There’s a kind of urban legend about services for homeless folks. Maybe you’ve heard it. The legend goes like this: If someone wants to get into housing, they can. If someone wants to get into a shelter, they can. There are ample, clean beds just waiting — all a person living outside needs to do is accept the generous offers of help they receive when teams of police stomp by, bagging up tents and throwing away tarps.
This story usually concludes with a housed person determining that homeless people “should go to a shelter and get help.”
But that’s not how the real world works. Anyone who has any experience with homelessness will tell you that getting into a shelter — any shelter — is no easy feat. There aren’t enough beds or cots or even mats on the floor. And there definitely aren’t enough beds in spaces that are safe for trans people, that are wheelchair accessible, that permit pets or that allow partners to stay together. Folks may have to ride the bus across town to get a spot, only to be told that the beds are all full.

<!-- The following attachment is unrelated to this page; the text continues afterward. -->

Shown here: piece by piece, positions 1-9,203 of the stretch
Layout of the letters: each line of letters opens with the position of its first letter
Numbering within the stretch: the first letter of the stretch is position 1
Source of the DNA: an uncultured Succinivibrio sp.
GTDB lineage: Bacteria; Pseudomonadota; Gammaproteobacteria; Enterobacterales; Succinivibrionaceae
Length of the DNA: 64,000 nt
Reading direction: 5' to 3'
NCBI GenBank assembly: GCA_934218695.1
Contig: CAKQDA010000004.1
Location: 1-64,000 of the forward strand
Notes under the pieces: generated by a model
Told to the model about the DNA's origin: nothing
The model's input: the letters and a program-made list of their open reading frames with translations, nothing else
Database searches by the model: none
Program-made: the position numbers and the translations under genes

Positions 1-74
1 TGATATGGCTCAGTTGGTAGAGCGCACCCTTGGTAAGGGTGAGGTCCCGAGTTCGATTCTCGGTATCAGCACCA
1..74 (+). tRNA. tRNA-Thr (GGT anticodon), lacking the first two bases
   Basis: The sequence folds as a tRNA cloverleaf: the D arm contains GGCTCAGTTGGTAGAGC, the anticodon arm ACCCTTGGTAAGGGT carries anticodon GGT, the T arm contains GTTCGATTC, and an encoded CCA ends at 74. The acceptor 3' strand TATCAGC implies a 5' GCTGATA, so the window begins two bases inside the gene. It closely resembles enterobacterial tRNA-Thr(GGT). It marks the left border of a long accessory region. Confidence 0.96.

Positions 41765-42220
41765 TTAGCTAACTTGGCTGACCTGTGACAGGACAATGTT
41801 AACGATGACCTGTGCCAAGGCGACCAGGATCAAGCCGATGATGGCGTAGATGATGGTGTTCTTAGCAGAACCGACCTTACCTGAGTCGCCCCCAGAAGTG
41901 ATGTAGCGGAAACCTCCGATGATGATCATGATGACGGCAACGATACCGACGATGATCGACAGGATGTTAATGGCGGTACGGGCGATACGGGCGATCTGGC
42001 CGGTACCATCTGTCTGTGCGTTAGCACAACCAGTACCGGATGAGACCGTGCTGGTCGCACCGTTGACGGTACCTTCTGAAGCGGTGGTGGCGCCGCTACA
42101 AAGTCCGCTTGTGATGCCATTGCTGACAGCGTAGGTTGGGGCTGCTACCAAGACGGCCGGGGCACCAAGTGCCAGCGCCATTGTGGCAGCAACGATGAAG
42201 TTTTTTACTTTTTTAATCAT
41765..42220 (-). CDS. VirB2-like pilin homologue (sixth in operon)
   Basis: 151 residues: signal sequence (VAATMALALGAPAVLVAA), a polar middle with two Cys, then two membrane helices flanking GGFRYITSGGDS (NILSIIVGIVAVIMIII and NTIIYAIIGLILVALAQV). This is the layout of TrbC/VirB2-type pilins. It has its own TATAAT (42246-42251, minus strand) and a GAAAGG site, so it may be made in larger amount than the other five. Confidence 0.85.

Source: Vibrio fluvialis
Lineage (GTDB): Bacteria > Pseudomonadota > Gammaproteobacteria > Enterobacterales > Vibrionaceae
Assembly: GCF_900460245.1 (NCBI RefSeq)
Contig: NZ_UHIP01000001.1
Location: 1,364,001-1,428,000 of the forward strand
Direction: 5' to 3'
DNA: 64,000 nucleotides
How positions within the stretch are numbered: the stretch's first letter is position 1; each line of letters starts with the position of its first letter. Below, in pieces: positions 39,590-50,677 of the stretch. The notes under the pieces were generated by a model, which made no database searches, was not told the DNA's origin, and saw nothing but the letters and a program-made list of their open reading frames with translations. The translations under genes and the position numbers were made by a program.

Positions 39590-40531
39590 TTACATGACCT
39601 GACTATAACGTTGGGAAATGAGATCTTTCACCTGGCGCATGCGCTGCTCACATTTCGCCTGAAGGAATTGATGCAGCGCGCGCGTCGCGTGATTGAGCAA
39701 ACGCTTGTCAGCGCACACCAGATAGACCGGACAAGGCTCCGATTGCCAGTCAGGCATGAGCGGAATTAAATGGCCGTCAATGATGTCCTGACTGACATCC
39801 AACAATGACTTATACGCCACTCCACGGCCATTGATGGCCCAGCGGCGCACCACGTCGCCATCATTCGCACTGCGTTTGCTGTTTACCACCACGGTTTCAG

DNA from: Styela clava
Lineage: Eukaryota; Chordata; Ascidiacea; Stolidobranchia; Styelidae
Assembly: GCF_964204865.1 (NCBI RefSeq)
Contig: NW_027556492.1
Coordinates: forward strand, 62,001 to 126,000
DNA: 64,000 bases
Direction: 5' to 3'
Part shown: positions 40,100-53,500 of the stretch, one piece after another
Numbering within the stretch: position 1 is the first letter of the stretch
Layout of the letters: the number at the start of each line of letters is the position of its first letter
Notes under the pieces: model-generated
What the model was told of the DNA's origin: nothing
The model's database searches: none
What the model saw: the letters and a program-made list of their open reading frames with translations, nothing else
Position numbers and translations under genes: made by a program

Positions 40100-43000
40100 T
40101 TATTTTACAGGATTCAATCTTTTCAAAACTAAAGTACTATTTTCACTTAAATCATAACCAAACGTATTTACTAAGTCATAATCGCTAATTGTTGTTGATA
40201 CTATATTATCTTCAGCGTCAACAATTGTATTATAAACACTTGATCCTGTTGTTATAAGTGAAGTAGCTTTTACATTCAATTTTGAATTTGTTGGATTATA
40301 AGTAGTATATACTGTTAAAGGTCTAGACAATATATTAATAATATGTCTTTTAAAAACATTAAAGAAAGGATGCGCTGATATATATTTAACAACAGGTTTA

It’s also not true that people are even being offered these services. A February Oregonian report found that the vast majority — 95 percent — of people living in Portland encampments were not offered meaningful services while their belongings were being swept.
And of course it’s not true that the services which do exist can adequately help the people who need it the most. Yes, some people do prefer to sleep in a tent instead of on a canvas camp bed. In shelters, your stuff can get stolen. The screaming of the guy with PTSD in the cot next to you might trigger your own trauma response. You’re afraid to close your eyes. You get rousted from bed before the crack of dawn. But still, housed people think shelters simply must be appealing.
This is the great fairy tale of our time — that somehow all homeless people could, right this minute, get the help they need. That they choose not to because of some character flaw.
But it’s a fantasy. It’s a bedtime story designed to make people who sleep inside feel safe and good. Because as long as they can continue to believe that shelter exists, they can continue to feel contempt for the people they see camping along the greenbelts.
Hanna Brooks Olsen is a writer living in Portland.
Read more of the Apr. 6-12, 2022 issue.